Electronic supplementary material
The online version of this article (https://doi.org/10.1186/s12960-017-0259-3) contains supplementary material, which is available to authorized users.
Health workforce information systems in low-income countries tend to be defective with poor relationship to information sources. Human Resource Information System (HRIS) is currently in a pilot implementation phase in the Federal Ministry of Health and Regional Health Bureaus of Ethiopia. Before scaling up the implementation, it is important to understand the implementation readiness of hospitals and health departments. The aims of this study were to assess the readiness for HRIS implementation, identify associated factors, and explore the implementation challenges in public hospitals and health departments of the Amhara National Regional State, Ethiopia.
An institution-based cross-sectional study supplemented with a qualitative study was conducted from the 15th of February to the 30th of March 2016 in 19 public hospitals and health departments of the Amhara National Regional State, Ethiopia. A self-administered questionnaire was used to collect the data. The questionnaire includes items on socio-demographic characteristics and questions measuring technical, personal, and organizational factors adapted from the 32-item questionnaire of the Management Science for Health (MSH) HRIS readiness assessment tool. The data were entered and analyzed with statistical software. Descriptive statistics and bivariate and multivariable logistic regression analyses were performed. Odds ratios with 95% confidence interval were computed to identify the factors statistically associated with readiness of HRIS implementation. In-depth interviews and observation checklists were used to collect qualitative data. Thematic content analysis was used to analyze the qualitative data.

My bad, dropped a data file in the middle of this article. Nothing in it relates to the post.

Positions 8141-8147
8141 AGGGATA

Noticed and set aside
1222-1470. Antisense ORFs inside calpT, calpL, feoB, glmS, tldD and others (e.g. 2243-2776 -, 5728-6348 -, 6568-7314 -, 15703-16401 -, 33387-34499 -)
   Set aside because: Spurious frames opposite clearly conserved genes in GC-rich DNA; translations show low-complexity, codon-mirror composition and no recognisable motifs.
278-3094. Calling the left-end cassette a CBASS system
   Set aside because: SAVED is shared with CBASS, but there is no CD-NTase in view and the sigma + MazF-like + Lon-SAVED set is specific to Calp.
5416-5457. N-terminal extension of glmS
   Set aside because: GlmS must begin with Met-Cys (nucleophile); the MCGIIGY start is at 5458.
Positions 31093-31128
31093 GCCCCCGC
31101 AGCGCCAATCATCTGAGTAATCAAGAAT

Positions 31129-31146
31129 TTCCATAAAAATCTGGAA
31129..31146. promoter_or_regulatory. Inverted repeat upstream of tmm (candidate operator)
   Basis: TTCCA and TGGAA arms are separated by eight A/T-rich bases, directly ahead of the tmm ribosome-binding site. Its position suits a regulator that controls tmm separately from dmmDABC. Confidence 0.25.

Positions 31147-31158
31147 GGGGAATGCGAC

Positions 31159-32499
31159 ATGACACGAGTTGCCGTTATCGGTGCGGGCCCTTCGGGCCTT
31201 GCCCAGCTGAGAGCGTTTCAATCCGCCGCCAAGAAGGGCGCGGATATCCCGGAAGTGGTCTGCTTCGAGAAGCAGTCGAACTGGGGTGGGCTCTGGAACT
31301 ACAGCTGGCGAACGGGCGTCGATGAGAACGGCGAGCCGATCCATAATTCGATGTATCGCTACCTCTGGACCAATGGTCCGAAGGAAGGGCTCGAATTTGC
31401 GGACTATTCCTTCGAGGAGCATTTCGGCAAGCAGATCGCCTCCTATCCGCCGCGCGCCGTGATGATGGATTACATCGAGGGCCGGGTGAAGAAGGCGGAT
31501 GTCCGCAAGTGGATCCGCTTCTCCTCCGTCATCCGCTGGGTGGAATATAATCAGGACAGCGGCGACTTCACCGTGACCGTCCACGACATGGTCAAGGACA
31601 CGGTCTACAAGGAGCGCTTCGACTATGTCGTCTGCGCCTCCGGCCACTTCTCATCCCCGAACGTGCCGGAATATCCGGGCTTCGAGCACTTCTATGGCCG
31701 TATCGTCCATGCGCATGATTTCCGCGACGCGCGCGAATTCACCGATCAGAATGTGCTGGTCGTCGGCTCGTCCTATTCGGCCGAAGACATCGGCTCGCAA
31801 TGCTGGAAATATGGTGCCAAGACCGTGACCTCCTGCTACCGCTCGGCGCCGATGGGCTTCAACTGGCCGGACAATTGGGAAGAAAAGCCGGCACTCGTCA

A total of 246 human resource (HR) employees and 16 key informants have been included in the study. The HR employee’s level of readiness for HRIS implementation in this study was 35.8%. Employee’s Internet access (AOR = 2.59, 95%CI = 1.19, 5.62), availability of separate HR section (AOR = 8.08, 95%CI = 3.69, 17.70), basic computer skills (AOR = 6.74, 95%CI = 2.75, 16.56), and fear of unemployment (AOR = 2.83, 95%CI = 1.27, 6.32) were associated with readiness of HRIS implementation. Poor logistic supply, lack of competency, poor commitment, and shortage of finance were the challenges of HRIS implementation.
In this study, readiness of HRIS implementation was low. Strategies targeting to improve skills, awareness, and attitude of HR employees would facilitate the implementation process.